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UDC 791.2+316.7
LBC 85.337(3)+71
DOI: 10.30628/1994-9529-2019-15.2-109-166

State Institute for Art Studies,
Moscow, Russia
ORCID: 0000-0001-8386-9251
e-mail: k-saln@mail.ru



Abstract. Game of Thrones series that has become one of the most widely discussed TV shows of our time, is analyzed from the perspective of art history and cultural studies. Its popularity is connected with the fact that it represents not just fantasy, but an archetypal situation, “deciding the fates”—in the style of a “baroque”, picturesque, dynamic screen show. This is an artistic statement on a number of highly relevant topics. The series is devoted to problems of management strategies, interstate policy, updated gender relations. The last season shows the emergence of an era of quick intelligence and unemotional, non-repressive governance. The image of Bran Stark—the new king, unable to walk but able to move in the space of the past and the future—embodies the features of an out-of-body, suprapersonal mind, super-intelligence akin to an electronic one.
Game of Thrones is analyzed as a phenomenon of synthetic art in which cinematic, theatrical and dramatic aesthetic elements coexist. In different episodes of the eighth, final season these aesthetic elements are combined in various proportions. The third episode is the most cinematic one—the culmination of the battle between humans and White Walkers. The last episode, on the contrary, contains almost “on-stage” scenes and dialogues.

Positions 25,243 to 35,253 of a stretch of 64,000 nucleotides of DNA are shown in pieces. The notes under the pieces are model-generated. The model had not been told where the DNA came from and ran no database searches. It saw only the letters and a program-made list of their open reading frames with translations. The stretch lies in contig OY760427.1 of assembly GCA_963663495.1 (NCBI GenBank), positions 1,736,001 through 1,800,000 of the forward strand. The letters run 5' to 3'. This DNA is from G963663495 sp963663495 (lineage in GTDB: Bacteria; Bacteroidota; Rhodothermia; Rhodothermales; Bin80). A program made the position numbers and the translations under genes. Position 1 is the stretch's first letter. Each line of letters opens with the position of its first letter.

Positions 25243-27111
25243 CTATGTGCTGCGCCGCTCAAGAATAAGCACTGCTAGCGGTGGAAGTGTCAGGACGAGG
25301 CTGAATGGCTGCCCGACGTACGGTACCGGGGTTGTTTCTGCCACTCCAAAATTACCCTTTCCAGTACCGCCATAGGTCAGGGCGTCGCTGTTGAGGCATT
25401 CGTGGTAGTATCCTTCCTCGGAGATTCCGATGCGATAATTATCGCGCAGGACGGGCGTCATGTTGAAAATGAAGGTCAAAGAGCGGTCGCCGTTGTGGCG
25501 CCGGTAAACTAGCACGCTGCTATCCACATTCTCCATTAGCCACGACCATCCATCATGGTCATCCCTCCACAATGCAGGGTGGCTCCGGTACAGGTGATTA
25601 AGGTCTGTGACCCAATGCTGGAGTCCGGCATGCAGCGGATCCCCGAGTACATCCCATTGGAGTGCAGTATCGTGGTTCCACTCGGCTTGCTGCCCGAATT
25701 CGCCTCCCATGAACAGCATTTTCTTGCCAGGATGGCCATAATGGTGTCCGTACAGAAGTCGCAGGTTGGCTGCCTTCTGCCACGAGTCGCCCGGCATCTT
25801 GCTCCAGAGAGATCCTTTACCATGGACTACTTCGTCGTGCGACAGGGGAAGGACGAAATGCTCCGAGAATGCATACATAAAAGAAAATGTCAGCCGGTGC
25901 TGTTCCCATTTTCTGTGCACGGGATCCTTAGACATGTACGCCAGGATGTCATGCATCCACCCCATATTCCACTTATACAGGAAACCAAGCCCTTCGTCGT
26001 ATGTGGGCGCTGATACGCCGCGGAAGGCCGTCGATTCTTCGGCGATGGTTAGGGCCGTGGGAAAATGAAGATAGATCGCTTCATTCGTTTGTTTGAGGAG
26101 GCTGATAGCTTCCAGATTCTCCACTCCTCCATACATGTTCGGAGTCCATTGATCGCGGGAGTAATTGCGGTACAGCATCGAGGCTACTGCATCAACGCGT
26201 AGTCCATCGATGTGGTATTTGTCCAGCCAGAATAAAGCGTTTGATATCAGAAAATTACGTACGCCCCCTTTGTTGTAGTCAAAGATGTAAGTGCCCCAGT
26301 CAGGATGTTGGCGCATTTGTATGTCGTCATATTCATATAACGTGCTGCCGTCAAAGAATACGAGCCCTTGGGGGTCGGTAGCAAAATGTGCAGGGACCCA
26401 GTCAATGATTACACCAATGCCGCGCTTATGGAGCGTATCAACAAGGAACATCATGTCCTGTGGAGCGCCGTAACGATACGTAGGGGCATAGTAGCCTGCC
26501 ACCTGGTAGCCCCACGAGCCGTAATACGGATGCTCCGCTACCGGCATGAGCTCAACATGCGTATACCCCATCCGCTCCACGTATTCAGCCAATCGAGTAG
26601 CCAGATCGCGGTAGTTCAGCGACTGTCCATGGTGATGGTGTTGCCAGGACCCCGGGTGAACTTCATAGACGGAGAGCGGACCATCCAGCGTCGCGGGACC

Until the last season, the adventurous cinematic narration dominated, continuing the tradition of the adventure novel. And the last season includes more vivid features of a dramatic plot internally correlated with Shakespeare’s chronicles and tragedies and Penthesilea, a romantic tragedy by Kleist. However, in spite of the similarities with Shakespeare’s “state-ofthe-world tragedies”, there are no characters in Game of Thrones who are completely similar to Renaissance playwright’s personae in their structure.
One of the reasons is the rejection of a multi-faceted, “synthetic” character in the popular visual art of the Modern era, when the personality’s complexity and unique originality are replaced with the system of distinct “stage types” with a simpler inner world. The series contains a veiled appeal to adapt to the imperfection of the world, but also expresses serious concern about the continuously high value of brute force and power in the human society.

Keywords: screen media, series, George Martin, Game of Thrones, adventure novel, drama, Shakespeare, Kleist, theme of power, tragedy, chronicle, character, female warrior